They had seeded the rainforest with insects and animal life from old Earth too, and when the new rain formed rivers that flowed into the lower areas, they had introduced fish and aquatic mammals into the rivers and into the lakes that had formed in depressions. Now there were two main lakes, dozens of rivers and many smaller lakes. They had accidentally created a kind of alien Eden. But people had become too afraid of wild things by that time to live there of their own free will, so Renod became a prison planet. Wilson, the blond Mind Nurse, says there are 44 prison areas dotted over the planet. Some are twice as big as this one. She says the population of Renod is around 400,000.

Jones is still talking in my mind. He isn’t talking to me this time. It is more like he is talking at me, delivering a message in the form of a statement.

Oil burns black and heavy. When they burned it to keep it from the hands of their enemies, it formed a black plume that circled the earth. From my vantage point high in the mountains I could see the prevailing winds carry it west. I swear I saw the tendrils of it masking the rising sun in the mornings.

My days were spent lying low. Nights were for searching for food, but that meant leaving the cave and walking the night. Walking the midnight was scary, but I had no choice. I had to check my snares and traps. There was usually little in them, but I caught enough to survive.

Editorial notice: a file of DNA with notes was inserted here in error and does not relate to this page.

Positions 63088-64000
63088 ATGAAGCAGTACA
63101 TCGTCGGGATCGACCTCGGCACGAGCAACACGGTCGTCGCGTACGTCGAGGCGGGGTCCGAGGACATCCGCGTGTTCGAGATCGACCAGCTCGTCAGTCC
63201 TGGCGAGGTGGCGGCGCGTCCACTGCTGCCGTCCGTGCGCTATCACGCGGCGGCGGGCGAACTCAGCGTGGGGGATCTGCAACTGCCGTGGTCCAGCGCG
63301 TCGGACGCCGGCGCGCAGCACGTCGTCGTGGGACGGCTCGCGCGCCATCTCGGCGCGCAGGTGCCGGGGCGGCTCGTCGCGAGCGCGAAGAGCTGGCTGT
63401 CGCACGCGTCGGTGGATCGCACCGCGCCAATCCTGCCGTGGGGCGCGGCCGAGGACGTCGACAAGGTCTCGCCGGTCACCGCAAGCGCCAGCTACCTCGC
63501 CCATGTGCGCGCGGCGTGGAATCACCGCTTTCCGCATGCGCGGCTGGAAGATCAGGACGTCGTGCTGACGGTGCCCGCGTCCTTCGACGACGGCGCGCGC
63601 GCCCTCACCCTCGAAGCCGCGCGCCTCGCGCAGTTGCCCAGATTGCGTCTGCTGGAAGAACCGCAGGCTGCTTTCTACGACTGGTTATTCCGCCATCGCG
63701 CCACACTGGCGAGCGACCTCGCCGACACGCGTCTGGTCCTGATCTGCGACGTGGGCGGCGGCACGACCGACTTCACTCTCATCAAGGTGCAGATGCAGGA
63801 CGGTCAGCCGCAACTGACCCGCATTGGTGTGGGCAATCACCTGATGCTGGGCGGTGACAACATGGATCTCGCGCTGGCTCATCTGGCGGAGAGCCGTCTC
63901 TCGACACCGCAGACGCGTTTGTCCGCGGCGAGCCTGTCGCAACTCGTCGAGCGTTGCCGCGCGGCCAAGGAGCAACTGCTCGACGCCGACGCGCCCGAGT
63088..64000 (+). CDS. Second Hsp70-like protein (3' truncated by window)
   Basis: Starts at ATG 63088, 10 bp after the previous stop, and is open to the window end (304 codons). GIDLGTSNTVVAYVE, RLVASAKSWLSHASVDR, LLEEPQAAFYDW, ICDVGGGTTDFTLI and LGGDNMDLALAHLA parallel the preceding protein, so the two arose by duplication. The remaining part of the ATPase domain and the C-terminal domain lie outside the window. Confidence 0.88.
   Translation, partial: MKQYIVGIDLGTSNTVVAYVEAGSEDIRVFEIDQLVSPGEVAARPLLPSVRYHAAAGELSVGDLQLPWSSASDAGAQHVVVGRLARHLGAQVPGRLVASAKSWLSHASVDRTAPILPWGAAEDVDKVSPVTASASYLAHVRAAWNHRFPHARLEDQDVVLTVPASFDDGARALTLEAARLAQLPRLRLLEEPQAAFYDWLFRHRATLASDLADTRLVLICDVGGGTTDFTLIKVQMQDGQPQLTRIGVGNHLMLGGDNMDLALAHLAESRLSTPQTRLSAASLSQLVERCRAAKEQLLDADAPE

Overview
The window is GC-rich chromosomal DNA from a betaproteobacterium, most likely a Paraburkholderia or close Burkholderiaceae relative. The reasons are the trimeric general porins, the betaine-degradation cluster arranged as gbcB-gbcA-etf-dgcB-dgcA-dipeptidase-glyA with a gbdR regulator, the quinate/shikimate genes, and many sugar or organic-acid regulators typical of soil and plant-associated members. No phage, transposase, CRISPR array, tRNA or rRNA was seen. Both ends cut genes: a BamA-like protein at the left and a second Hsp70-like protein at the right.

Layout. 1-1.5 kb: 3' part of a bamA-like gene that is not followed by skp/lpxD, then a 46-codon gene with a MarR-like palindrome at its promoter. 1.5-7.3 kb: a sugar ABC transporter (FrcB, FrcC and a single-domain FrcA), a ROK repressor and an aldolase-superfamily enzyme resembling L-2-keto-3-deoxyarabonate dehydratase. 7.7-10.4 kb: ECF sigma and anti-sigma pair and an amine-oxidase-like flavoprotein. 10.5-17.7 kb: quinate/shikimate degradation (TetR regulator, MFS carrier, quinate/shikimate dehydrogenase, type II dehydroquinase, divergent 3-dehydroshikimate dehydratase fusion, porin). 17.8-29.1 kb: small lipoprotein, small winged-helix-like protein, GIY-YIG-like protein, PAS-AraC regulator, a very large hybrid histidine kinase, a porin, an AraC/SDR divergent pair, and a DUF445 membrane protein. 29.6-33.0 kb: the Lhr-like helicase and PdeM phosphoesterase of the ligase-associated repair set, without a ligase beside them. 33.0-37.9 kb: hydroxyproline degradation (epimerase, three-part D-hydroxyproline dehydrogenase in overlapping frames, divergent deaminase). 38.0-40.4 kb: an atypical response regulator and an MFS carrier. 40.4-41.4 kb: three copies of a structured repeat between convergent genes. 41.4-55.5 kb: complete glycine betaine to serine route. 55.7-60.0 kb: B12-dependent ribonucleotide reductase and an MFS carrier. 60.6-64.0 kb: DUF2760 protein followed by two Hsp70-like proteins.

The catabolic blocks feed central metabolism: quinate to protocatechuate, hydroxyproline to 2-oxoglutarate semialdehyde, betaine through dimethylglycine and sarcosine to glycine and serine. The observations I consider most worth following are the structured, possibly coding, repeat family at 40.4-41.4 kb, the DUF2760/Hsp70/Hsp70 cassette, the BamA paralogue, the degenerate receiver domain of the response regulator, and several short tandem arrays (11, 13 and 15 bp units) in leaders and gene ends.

This must have been something like how early man might have lived. Except I think he would have hunted by day and laid low at night. His main predators preferred to hunt at night. The people who hunted me preferred to hunt by day, but you couldn’t always rely on that. Some liked to walk the night too.

I feel the jolt as I come back to real time. It is almost always something like this when he talks. Some of his memories seem sweet and sad, but mostly Jones’ memories are like an icepick on a chunk of ice. He continues on and I shiver from the horror of it all.

I had barely escaped the killers. They drove the villagers towards the sea, while I lay in the long grass on a treeless ridge and watched as well as I could.

These men wore all black from their uniforms to their berets and boots. Even their assault rifles were black. There was a tiny white logo on the berets, but they were too distant for me to tell what it represented. I didn’t really need to see. They would be from some private army, a team of corporate killers, serving a hydra-headed master.

They drove the villagers ahead of